Population Change: Agriculture and Rural America

posted by David Miller on Wednesday, November 17, 2021

The U.S. Census has released the data from the 2020 census.  As the map below shows, a significant number of rural areas between the Rocky Mountains and the Appalachian Mountains lost population during the past decade.  Much of this population loss occurred even though many of those counties are in states that had net population gains – meaning the population concentrations in metropolitan areas continue to increase.  In fact, only three states experienced population declines: Illinois, Mississippi, and West Virginia. But even within these states, there were metropolitan areas that had population gains.  Across the U.S., the net population gain was 7.7%[1]; however, completely rural areas saw a 2% decline in population.

Percent Change in County Population: 2010 to 2020

Some of the notable exceptions to rural population losses were in the areas with energy expansion (western North Dakota, parts of Texas and Oklahoma, and areas in Ohio), as well as areas that have emerged as new retirement and recreation areas such as Kentucky, Tennessee, and northern areas of Alabama and Georgia.  Additionally, many rural areas west of the Rocky Mountains gained population.

What does this mean for agriculture?  First, it means that employment in rural areas will continue to lag behind employment growth in metropolitan areas.  Suburban areas are where more rapid employment opportunities continue to expand.  This means that more of the food and agricultural supply chain that is beyond the farm is likely to shift from rural areas to suburban areas.  This includes much of the processing, packaging, and marketing activities that add value to agricultural production.  Between 2010 and 2018, USDA-ERS reports that completely rural, nonadjacent counties experienced a decline in overall employment (-0,4%) whereas metro areas saw a 1.5% annual increase in employment.

Farms will get bigger and continue to mechanize and adopt automation technologies.  While this is just a continuation of a trend that is more than 100 years old, it is also a response to the increasing challenge of hiring and retaining labor in agricultural production.  Upward pressure on wages will also encourage more displacement of labor with automation and mechanization.  Rural communities where farming is a significant source of employment and local revenue flows will continue to shrink as services in those areas re-size to fit the shrinking number of farms serviced.

The farm-to-retail spread for agricultural commodities is likely to continue to expand as less and less production is consumed in rural areas.  Consumption in urban areas is rapidly shifting to more ready-to-eat formats for foods consumed away from home and foods consumed at home.  Packaging, processing, portion control, and other perceived value-adding activities and preparations will garner a greater share of the retail food dollar.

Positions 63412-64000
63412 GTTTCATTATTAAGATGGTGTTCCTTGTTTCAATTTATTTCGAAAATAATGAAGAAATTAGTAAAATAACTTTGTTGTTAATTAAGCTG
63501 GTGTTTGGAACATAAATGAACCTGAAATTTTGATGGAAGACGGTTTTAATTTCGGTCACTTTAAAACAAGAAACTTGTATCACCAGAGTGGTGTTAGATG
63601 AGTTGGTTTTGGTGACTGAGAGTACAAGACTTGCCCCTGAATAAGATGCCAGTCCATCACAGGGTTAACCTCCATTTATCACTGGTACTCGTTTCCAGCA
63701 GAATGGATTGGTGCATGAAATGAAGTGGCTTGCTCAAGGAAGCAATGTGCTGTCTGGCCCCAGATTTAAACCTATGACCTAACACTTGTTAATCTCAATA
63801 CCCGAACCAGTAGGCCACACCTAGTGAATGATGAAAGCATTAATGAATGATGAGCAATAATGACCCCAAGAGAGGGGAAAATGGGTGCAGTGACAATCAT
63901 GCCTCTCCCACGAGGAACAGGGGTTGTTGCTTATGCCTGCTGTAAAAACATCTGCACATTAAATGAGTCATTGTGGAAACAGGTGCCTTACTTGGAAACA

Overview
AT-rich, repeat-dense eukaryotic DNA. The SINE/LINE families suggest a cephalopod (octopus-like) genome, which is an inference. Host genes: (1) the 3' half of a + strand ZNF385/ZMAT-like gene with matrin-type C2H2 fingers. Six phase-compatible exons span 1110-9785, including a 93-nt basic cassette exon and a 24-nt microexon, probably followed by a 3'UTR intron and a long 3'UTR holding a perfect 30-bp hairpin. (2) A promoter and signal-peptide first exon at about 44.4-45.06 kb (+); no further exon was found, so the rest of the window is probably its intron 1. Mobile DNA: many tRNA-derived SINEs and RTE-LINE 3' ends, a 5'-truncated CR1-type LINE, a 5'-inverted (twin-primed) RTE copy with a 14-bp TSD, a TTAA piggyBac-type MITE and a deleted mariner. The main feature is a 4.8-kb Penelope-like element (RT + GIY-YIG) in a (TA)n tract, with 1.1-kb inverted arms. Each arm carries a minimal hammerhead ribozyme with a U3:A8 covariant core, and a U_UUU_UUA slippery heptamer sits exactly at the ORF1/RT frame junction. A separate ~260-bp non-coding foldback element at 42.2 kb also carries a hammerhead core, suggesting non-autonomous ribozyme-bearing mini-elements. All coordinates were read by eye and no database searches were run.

Financial support for local infrastructure in rural areas will increasingly be spread among a smaller number of farmers.  Non-farmers are buying up farmland and renting that land back to the fewer farmers in business; therefore, even as the number of farmland owners and operation sizes grow, the number of farmers is declining. Furthermore, to the extent that property taxes are shiftable from landowners to farmers in the form of rents, the support for rural infrastructure maintenance and construction will – at the individual farm level – increase.  Infrastructure support as a share of revenues will increase significantly faster for farmers than for metropolitan processors and other parts of the agricultural supply chain that is located near metropolitan areas.

The depopulation of rural areas also increases the cost of providing high-speed internet access as the option for hard-wired access becomes increasingly costly on a per-mile basis and with a declining population, hard-wiring rural areas becomes exponentially expensive on a per-user basis.  Cellular technology and satellite technologies will, by default, become the avenues for access to advanced communications and internet connectivity, but the economic incentive for telecommunications companies to build out 5G and other advanced technologies in rural areas that are not on major transportation corridors is eroding.

Rural areas are also being “left behind” with regard to personal income growth.  Per capita personal income was nearly $14,000 higher in metro areas than non-metro areas and completely rural areas lagged non-metro areas by several thousand dollars[2].  Over a lifetime, this disparity can add up to very significant differences in funds available for retirement and quality of life.


[1] U.S. Census Bureau, 2020 Census

[2] USDA-ERS Rural America at a Glance, 2019 Edition.

About The Author

David Miller

David Miller, Chief Economist, contracts with Decision Innovation Solutions to provide economic analysis and business development services. He is responsible for building, maintaining and enhancing business relationships, developing new product lines and service offerings, and collaborating with ... read more